9 Budget-Friendly Whiskeys That Actually Taste Expensive

Photographed by Alice Gao.
By Erin Kelly

Rumor has it that Mark Twain, Winston Churchill, and Abraham Lincoln all enjoyed a glass of whiskey at the end of a hard day. But the amber-colored spirit is no longer an "old man’s" drink. Recently, twentysomethings have been lining up to order old fashioneds and whiskey sours at bars devoted to the distilled beverage.

While a whiskey drink might set you back a pretty penny at a cocktail bar, buying a bottle doesn’t have to burn a hole through your wallet. We asked the experts for brands that come with bottom-shelf prices but actually taste good going down (no burn here).
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Bourbon is made in the U.S. from corn.

Buffalo Trace
While Buffalo Trace may not get as much press as other popular bourbon brands (we’re looking at you, Jim Beam), you’ll be a big fan after a glass or two, says Noah Rothbaum, author of The Art of American Whiskey. Plus, this smooth bourbon goes down even easier once you know it’ll only set you back three Hamiltons.
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Elijah Craig 12
As its name suggests, this bourbon is aged for 12 years — and it happens to be an amazing value, says Heather Greene, a whiskey expert and author of Whiskey Distilled: A Populist Guide to the Water of Life.

The bold, spicy, and vanilla-filled spirit delivers a woody finish and will work perfectly fine in a cocktail, she says. Serve it over ice for a refreshing summer drink.
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Old Ezra 101
This powerful whiskey — aged for a minimum of seven years in Kentucky, the bourbon capital of the world — is filled with notes of caramel, marshmallows, cinnamon, and oak. For such a low price point, this whiskey has a surprisingly bold finish.

If you’re not used to a strong drink, Tommy Tardie, owner of The Flatiron Room, a whiskey and fine-spirits bar in New York City, recommends adding a drop or two of water before you take a sip.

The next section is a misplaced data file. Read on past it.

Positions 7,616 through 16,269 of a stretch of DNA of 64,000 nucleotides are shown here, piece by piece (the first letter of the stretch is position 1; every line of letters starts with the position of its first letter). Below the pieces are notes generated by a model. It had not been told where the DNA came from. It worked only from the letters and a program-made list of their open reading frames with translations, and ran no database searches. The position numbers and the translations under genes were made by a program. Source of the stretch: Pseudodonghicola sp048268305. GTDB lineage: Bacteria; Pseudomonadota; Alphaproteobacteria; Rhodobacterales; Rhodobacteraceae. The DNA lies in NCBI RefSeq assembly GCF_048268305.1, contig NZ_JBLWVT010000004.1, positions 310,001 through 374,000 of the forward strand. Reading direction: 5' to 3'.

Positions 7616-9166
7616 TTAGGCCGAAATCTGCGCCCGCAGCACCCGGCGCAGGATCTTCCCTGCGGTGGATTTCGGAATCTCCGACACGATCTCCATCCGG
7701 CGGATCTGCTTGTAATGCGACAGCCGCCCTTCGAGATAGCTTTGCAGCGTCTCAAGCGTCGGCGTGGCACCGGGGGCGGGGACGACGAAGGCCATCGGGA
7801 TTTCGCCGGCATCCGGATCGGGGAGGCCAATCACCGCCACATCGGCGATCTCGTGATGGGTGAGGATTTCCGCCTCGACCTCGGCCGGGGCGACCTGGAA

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Made in — you guessed it — Scotland, Scotch, by definition, must be crafted mostly from barley.

Cutty Sark Prohibition
A combination of single-malt and grain whiskey, this is the perfect introduction for any Scotch newbie, especially if you're game for a drink that’s a little smoky, Greene says.

The 100-proof spirit is much stronger than the typical blended Scotch (most are 80-proof) and fuller and richer than many of its competitors.
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Speyburn 10-Year Single Malt
This whiskey goes for half the price of most single malts that have been aged for 10 years, so most people assume it's half as good. But that’s not the case: It's a decent, medium-bodied sipping whiskey.

“The nose and palate have crisp fruity notes with a nice touch of sweet peat smoke on the finish,” Tardie says. If you’d like to amp up the floral notes, add a splash of water.
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Probably the most confusing type of whiskey, American rye needs to be made from a majority rye, while in Canadian rye whisky (yes, they drop the "e") rye doesn’t need to be the main ingredient.

Take one sip of this rye, and your taste buds will think you’ve entered a candy store — the whiskey has notes of butter cream, dark caramel, and brown sugar.

Rittenhouse is Rothbaum’s go-to recommendation because it's downright delicious and flavorful enough to stand up in cocktails. And at 100 proof, you’ll get plenty of bang for your buck.

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Mister Katz’s Rock & Rye
If your standard bar order is an old fashioned, Rothbaum says you have to try this rye whiskey from the New York Distilling Company.

It's flavored with orange peels, dried cherries, cinnamon bark, and rock candy (yum!). Just add ice and some bitters, and you’ve got a homemade old fashioned.
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Old Overholt
This 80-proof liquor is the oldest straight rye whiskey on the market today, and it has been the go-to rye for bartenders around the country for years, says David Perrine, a mixologist and the beverage director at Wild Horse Tavern in New York City.

This old-school spirit isn’t just likable because of its low price point. It also gets high marks for its strong notes of brown spice and fruit and its smooth finish.
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Irish Whiskey
Distilled in Ireland, this can be made from any fermented grain.

Paddy is one of those Irish whiskeys that might go down just a little too easy, Greene says. The mellow, sweet, fruity, and creamy drink is a combination of grain, single-malt, and pure pot still whiskey.

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